Thursday, October 7, 2010

Watch Photography: Polarizers Remove Unwanted Reflections On Watch Crystals

One of the biggest challenge in taking pictures of our precious watches is making sure that there are no distracting reflections on the crystal that would "cover", obstruct or provide an unwanted haze on the dial.

Of course, proper positioning of the watch relative to the light source and availability of AR coating on the crystal always help but there is another tool that can be effective in reducing, if not removing, unwanted reflections on the crystal.

This tool is the circular polarizer. I'm guessing most of you guys already know how this little filter works, especially those that have been into photography for awhile now. But for the uninitiated, a circular polarizer is a type of photographic filter that filters out light polarized perpendicularly to the axis of the filter. This has three applications in photography: it reduces reflections from some surfaces, it can darken the sky and it saturates the image more by eliminating unwanted reflections. If you want to know how it does that, literature is abundant around the net.

The circular polarizer is very simple to use:
  1. Attach it to your lens
  2. Rotate it until you see the reflections are reduced/removed (which means it is 90deg rotated to polarized light).
  3. Take the shot!
Here is an unprocessed image of a landscape scene and my Steinhart Nav. B-Uhr II without a polarizer.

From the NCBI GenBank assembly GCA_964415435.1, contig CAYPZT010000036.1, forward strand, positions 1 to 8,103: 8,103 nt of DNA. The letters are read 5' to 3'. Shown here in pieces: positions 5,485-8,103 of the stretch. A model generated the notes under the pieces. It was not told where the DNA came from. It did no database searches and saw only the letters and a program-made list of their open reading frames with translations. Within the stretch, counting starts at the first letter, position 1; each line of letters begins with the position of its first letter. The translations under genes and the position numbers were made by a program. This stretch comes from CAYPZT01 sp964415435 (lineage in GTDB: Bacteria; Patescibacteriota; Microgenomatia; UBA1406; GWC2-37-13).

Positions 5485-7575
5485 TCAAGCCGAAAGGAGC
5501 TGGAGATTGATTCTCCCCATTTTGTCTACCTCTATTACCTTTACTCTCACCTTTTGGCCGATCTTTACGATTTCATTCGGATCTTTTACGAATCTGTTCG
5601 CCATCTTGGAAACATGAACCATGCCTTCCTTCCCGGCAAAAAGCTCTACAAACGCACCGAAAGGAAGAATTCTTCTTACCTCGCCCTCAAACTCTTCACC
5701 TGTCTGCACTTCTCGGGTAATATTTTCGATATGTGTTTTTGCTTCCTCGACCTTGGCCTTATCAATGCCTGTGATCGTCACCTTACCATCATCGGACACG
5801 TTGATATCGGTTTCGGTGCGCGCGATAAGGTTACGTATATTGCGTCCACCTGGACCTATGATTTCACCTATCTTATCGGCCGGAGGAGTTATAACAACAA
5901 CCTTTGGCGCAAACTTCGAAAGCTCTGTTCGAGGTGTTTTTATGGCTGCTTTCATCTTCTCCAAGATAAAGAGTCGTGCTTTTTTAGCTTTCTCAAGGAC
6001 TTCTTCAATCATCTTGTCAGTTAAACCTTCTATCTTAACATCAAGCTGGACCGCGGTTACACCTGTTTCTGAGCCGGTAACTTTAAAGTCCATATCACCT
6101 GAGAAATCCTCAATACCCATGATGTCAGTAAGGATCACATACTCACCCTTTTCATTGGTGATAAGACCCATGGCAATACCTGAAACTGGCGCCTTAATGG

No Polarizer Sky No Polarizer Watch

Here are the same scenes taken with a polarizer, not rotated 90deg to polarized light.
Unpolarized Sky Unpolarized Watch

Here are the same scenes taken with a polarizer, rotated 90deg to polarized light.
Polarized Sky Polarized Watch

Even from the unprocessed image, you can definitely notice the difference in the images that used a polarizer vs those that did not. In the watch photos, you can see that the reflection on the dial is reduced. The reflection on the strap is removed, thus making the color and texture of the strap more visible. The saturation of the photo is also improved. You can clearly see this in the wooden surface where the watch is on. The brown just looks richer.

Some will say that the effect of using a polarizer can easily be reproduced by post processing but this means editing and interpolating pixels. I'm not against post processing as I do it all the time too, but I find its always better to have a good base image where you don't need a lot of post processing to get the final result that you want.

Here is the final result after cropping, tweaking white balance, saturation and contrast.
Steinhart Nav. B-Uhr II 44mm Automatic

The circular polarizer is a one time investment that's easy to use and in my view, is useful for so many different photography applications. I would strongly recomemmend any photography newbies and enthusiasts to invest in one.

I hope this helps! Enjoy!

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